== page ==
Breaking: Texas disaster: Deadly cold leaves millions in dark with no water
Millions of Americans have been left without power and water in Texas, as deadly cold weather sparked “disasters within the disaster” in the country’s energy powerhouse, with authorities blaming each other over a massive failure of energy infrastructure.
Officials warned on Wednesday of historic cold weather, as temperatures dropped and record snow fell on areas not accustomed to the freezing cold.
Twelve million people in Texas — the country’s second largest state — either have no drinking water on tap in their homes or have drinking water available only intermittently.
Unusual winter storm also left millions in over 100 counties without electricity this week.
Officials called on residents in the most populous parts of the state to brace for another round of freezing rain and snow, and prepare for energy to not return until the weekend.
With freezing temperatures expected through the weekend, getting the lights back on will be a slow process, officials said.
Energy remains out for 2.7 million households, officials said.
They said that the state has lost 40% of its generating capacity, amid the historic cold.
Hospitals in the state’s largest city, Houston, and elsewhere in Texas have no water, reports said.
At least 37 deaths have been reported since the cold weather arrived last week, according to officials, who said they suspect many more fatalities — but their bodies have not been discovered yet.
Hundreds of thousands of residents of the Texas metropolis of Houston are suffering from both power outages and a loss of water pressure.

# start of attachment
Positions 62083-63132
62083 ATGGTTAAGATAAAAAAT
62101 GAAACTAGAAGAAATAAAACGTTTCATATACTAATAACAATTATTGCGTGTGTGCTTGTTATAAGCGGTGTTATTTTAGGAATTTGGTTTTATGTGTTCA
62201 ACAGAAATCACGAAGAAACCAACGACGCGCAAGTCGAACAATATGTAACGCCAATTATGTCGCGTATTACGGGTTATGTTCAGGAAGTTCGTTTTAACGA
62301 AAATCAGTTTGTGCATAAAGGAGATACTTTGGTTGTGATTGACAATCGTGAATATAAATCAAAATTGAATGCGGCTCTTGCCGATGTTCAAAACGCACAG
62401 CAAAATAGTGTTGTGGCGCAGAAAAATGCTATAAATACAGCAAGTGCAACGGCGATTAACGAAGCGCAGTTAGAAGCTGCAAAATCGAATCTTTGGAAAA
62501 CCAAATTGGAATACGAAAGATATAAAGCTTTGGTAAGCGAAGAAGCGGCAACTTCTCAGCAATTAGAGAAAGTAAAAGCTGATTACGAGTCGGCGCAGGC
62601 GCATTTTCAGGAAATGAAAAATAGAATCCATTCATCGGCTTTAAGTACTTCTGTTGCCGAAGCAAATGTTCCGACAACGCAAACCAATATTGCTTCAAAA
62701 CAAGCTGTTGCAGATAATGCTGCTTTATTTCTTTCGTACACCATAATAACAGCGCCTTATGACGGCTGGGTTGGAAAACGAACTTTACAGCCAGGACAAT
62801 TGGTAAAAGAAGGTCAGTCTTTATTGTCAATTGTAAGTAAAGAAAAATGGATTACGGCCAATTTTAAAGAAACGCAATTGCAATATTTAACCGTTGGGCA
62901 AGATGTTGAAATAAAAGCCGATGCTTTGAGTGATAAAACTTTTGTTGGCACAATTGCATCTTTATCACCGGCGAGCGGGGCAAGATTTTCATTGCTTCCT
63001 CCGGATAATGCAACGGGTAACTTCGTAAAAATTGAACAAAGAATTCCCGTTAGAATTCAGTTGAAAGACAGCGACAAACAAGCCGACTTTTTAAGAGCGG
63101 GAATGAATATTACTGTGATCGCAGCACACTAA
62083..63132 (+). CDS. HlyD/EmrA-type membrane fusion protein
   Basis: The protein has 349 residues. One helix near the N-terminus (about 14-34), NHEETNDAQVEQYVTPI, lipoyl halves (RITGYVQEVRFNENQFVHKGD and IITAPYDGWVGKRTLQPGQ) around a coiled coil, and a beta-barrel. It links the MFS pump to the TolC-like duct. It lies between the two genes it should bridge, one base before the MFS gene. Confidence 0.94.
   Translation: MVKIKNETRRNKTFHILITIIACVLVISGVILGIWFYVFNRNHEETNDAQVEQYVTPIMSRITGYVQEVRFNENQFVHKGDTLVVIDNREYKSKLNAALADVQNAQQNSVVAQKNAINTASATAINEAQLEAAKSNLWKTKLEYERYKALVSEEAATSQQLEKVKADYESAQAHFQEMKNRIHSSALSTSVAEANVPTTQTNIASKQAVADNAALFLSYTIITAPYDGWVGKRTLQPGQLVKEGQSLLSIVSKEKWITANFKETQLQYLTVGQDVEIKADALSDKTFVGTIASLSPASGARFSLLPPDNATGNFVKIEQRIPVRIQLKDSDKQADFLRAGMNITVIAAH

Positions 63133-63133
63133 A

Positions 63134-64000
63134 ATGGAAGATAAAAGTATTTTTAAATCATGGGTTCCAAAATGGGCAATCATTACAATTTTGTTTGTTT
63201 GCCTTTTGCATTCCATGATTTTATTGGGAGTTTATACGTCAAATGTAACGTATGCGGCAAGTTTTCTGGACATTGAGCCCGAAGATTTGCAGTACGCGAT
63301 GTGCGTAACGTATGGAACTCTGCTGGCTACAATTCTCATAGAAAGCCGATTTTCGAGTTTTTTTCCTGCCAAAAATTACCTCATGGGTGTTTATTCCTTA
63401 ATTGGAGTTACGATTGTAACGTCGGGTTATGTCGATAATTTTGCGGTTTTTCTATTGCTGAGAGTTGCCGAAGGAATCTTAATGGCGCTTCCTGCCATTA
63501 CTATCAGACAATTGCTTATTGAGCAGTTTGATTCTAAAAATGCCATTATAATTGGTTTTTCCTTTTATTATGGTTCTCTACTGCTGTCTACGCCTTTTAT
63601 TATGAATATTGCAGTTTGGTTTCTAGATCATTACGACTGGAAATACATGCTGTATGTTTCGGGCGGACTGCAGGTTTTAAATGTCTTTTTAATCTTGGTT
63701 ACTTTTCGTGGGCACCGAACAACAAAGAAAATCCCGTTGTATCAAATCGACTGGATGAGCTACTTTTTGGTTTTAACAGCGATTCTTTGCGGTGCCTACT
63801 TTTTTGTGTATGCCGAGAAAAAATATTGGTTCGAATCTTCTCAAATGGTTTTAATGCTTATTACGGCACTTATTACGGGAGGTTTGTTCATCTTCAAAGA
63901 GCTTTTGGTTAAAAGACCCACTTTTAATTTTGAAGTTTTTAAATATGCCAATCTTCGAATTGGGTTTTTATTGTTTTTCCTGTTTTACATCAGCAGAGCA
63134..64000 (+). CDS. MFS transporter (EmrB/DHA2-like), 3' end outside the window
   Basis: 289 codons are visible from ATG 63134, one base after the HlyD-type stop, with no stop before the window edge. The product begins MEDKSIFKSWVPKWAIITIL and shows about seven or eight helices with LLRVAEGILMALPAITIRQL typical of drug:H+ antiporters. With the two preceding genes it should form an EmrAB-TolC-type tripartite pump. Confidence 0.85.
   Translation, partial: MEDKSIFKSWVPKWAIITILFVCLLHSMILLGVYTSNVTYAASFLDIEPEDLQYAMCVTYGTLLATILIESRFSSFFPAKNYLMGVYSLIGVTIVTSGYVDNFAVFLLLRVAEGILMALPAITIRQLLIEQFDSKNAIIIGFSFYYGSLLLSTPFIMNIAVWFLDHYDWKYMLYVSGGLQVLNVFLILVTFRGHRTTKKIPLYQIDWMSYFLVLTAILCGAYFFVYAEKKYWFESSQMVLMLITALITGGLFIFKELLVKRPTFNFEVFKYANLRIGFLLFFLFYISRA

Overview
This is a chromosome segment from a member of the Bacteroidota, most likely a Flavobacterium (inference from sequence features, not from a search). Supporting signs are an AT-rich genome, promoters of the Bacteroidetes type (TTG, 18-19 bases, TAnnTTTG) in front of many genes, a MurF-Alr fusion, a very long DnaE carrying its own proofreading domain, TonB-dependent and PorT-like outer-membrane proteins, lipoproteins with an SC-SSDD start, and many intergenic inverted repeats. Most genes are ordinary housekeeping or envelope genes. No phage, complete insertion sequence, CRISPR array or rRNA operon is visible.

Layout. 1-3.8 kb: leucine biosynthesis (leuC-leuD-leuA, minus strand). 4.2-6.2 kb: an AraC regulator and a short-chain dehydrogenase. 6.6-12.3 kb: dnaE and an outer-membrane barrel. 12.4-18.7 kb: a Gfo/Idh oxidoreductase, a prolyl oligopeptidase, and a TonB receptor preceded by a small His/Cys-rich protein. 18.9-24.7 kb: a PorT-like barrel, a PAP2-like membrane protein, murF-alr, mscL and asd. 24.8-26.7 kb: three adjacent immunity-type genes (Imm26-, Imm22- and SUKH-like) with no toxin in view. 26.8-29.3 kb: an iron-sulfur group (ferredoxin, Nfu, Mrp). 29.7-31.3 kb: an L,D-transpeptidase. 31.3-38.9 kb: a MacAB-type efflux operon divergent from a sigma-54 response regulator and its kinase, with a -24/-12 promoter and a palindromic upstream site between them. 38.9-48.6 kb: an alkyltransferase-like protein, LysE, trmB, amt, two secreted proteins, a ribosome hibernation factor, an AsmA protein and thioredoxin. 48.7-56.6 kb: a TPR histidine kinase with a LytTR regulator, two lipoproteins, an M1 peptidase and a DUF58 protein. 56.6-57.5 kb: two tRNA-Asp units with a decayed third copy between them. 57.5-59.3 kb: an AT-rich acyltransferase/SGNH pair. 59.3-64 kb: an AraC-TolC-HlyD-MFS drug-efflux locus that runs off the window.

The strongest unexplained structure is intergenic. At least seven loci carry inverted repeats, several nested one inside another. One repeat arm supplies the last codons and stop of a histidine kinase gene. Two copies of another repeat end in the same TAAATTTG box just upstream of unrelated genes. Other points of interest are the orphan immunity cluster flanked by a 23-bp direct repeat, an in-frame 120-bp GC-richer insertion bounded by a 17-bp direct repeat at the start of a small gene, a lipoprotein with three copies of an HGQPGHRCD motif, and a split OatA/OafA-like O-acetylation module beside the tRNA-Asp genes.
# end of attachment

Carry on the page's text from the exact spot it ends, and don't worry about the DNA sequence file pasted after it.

“Water pressure is very low,” Houston Mayor Sylvester Turner tweeted. “Please do not run water to keep pipes from bursting.”
“This is in many ways disasters within the disaster,” said Judge Lina Hidalgo, the top elected official in Harris County. “The cascading effects are not going to go away.”
Texas city mayor resigns after saying local govt. has no responsibility
Mayor of Colorado City, Tim Boyd, has resigned after saying that “only the strong will survive,” amid the deadly winter storm and the historic blackouts.
The mayor sparked controversy after posting a message on Facebook, saying that it is not the local government’s responsibility to support residents.
Widespread blackouts and bone chilling cold that left millions of Texans to shiver in the dark sparked a fury among residents and politicians amid a massive failure of the energy infrastructure.
Texas Governor Greg Abbott called for the top executives of the state’s electrical grid, the Electric Reliability Council of Texas (ERCOT) to resign.